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CMA continues consultation on potential harms caused by algorithms

Published on 02 August 2021

The question

What competition and consumer harms are the Competition and Markets Authority’s (CMA) finding in the operation of algorithms, and how is it seeking to address these?

The key takeaway

Following the conclusion of the consultation, the CMA is now looking into ways in which it can mitigate and remedy the harms it outlined in its earlier research paper on algorithms. 

The background

The CMA has been investigating algorithms and how they can reduce competition and harm consumers for some time, having published a research paper on the topic in January 2021. The paper sought to analyse algorithms and their impact from a competition and consumer perspective. The harms identified include: 

  • personalisation (which is hard to detect by consumers or others and targets vulnerable consumers)
  • exclusion or reduction of competition through algorithms (eg through preferencing your own services over others), and
  • failure to prevent harm through the overseeing of platforms using algorithms. 

In conjunction with the review, the CMA called for evidence in a consultation. It published the evidence that was submitted in June 2021. 

The development

Most of the 35 respondents agreed with the CMA’s assessment of the potential harms, but did note that: there are several nuances to the harms identified; some harms were missing (including use of consumer data); and there is a need for legal analysis, empirical evidence, and a proportionate approach for any investigation into the harms in the future. 

The CMA will publish its next steps and potential future intervention soon, once all the evidence has been reviewed. However, as highlighted in the research paper, potential future steps being considered by the CMA include:

  • ordering firms to disclose information about their algorithmic systems to consumers
  • requiring a firm to disclose more detailed information to approved researchers, auditors and regulators, and to cooperate with testing and inspections. Cooperation may involve providing secure access to actual user data, access to documentation and internal communications on the design and maintenance of the algorithmic system, and access to developers and users for interviews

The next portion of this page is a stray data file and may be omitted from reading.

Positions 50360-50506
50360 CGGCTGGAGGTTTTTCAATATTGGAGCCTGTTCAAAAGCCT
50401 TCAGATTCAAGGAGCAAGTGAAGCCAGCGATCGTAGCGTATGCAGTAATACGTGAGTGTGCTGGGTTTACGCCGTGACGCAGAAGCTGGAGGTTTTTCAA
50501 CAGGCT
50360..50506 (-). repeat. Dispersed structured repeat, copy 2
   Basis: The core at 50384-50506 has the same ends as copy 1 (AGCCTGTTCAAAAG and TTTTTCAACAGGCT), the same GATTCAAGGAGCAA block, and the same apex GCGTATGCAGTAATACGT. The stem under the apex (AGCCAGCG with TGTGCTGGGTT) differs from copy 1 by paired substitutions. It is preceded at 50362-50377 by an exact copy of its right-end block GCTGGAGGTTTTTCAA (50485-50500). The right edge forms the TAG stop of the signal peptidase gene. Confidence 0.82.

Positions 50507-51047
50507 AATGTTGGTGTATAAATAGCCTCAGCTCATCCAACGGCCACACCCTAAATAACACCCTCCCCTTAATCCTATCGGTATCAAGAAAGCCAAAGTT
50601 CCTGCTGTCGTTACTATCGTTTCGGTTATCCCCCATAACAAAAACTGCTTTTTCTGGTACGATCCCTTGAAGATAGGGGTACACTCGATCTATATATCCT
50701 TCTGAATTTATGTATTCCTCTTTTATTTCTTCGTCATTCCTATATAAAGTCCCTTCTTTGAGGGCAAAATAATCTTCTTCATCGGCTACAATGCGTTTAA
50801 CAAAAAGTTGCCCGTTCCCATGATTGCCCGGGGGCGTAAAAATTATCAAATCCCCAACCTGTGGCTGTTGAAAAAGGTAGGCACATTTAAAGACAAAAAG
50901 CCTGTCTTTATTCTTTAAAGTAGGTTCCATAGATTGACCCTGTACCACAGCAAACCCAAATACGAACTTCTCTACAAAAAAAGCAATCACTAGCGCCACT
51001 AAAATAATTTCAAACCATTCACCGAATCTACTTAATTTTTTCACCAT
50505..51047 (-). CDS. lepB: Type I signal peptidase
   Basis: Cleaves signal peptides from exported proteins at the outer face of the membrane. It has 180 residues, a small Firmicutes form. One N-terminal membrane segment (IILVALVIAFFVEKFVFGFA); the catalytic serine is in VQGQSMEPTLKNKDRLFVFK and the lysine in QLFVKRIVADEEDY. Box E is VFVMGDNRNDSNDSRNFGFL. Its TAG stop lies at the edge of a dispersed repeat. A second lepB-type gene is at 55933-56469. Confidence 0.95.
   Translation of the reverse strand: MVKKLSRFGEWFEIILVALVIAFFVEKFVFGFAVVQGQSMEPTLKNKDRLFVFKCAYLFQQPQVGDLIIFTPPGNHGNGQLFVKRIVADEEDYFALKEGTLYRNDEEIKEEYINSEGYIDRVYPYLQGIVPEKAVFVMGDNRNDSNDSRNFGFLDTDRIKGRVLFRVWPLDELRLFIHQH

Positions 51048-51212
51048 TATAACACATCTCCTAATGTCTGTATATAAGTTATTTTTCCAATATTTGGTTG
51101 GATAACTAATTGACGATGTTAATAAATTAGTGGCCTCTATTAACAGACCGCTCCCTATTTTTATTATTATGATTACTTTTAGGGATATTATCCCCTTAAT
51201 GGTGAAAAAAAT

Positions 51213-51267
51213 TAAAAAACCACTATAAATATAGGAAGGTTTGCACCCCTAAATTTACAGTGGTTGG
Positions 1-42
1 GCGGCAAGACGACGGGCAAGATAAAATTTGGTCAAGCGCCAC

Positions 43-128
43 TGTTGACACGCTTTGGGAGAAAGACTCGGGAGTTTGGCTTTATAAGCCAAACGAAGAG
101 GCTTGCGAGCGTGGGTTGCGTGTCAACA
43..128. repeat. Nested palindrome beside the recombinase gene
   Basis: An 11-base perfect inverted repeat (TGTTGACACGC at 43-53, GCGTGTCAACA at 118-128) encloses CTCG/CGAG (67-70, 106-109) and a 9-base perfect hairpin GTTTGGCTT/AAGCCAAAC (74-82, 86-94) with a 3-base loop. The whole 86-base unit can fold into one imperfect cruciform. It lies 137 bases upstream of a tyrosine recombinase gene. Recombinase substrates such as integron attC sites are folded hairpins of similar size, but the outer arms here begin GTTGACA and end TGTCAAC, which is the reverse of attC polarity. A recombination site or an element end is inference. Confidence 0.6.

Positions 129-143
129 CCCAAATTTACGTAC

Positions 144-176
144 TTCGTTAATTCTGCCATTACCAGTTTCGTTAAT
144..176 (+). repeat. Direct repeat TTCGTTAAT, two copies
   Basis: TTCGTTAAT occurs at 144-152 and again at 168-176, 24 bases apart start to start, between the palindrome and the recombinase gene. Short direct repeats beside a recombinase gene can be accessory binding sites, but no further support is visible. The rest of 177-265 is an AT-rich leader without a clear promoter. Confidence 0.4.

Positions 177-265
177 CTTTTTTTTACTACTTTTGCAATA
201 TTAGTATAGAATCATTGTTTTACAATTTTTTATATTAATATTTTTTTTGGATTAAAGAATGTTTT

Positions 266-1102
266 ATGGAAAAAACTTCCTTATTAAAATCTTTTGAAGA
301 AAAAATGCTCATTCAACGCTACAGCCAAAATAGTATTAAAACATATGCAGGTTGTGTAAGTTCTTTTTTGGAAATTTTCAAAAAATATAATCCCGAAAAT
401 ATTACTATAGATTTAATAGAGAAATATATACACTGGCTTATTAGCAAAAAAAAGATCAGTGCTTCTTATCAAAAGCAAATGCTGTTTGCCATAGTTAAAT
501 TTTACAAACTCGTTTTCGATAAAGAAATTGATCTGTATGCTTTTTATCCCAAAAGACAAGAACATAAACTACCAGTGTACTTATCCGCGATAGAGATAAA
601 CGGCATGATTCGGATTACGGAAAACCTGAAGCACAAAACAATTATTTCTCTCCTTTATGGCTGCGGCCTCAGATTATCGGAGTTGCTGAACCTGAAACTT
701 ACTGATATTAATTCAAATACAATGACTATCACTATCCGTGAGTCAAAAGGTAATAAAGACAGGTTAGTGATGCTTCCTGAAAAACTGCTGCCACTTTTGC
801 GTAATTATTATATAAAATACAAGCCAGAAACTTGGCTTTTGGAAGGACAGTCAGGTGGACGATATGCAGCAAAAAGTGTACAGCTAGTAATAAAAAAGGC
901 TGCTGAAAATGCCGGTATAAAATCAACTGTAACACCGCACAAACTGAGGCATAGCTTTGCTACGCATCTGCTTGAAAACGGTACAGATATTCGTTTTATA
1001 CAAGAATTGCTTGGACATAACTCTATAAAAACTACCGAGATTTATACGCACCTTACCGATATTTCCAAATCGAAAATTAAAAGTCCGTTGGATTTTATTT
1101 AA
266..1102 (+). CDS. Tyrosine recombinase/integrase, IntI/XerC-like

• imposing ongoing monitoring requirements and requiring firms to submit compliance reports, providing ongoing and continuous reporting data or API access to key systems to auditors and regulators
  • requiring firms to conduct and publish algorithmic risk assessments of prospective algorithmic systems and changes, and/or impact evaluations of their existing systems, and 
  • ordering firms to make certain changes to the design and operation of key algorithmic systems and requiring them to appoint a monitoring trustee to ensure compliance and that the necessary changes are made.

The CMA has also flaunted the possibility of further investigations before any of the above steps are taken, so that it can better understand the use of algorithms in various marketplaces and what might therefore be appropriate given their use in various contexts. 

Why is this important?

Algorithms are near ubiquitous in most technologies and services these days and are an integral part for many making their services as valuable as they are (such as Google Search). The CMA’s consultation shows clear intent in regulating the algorithm space, and to provide further transparency in how they work, which raises challenges for those who want to keep them proprietary and confidential. It is clearly in the interests of all affected parties to ensure that they follow the developments in this space and to feed into any possible future investigations so that their position can be better understood and any regulations shaped in a way which both protects consumers whilst also allowing algorithms to be used in the best, most useful way possible. 

Any practical tips?

  • If your business runs on or utilises algorithms, follow the CMA’s investigations closely
  • Consider engaging in early dialogue with the CMA to help ensure future compliance and to limit any potential exposure of proprietary technologies and/or confidential information, and
  • Consider if any immediate steps need to be taken with the design and operation of your algorithmic systems in order to get ahead of the regulatory requirements (and likely investigations) which will inevitably follow in this space.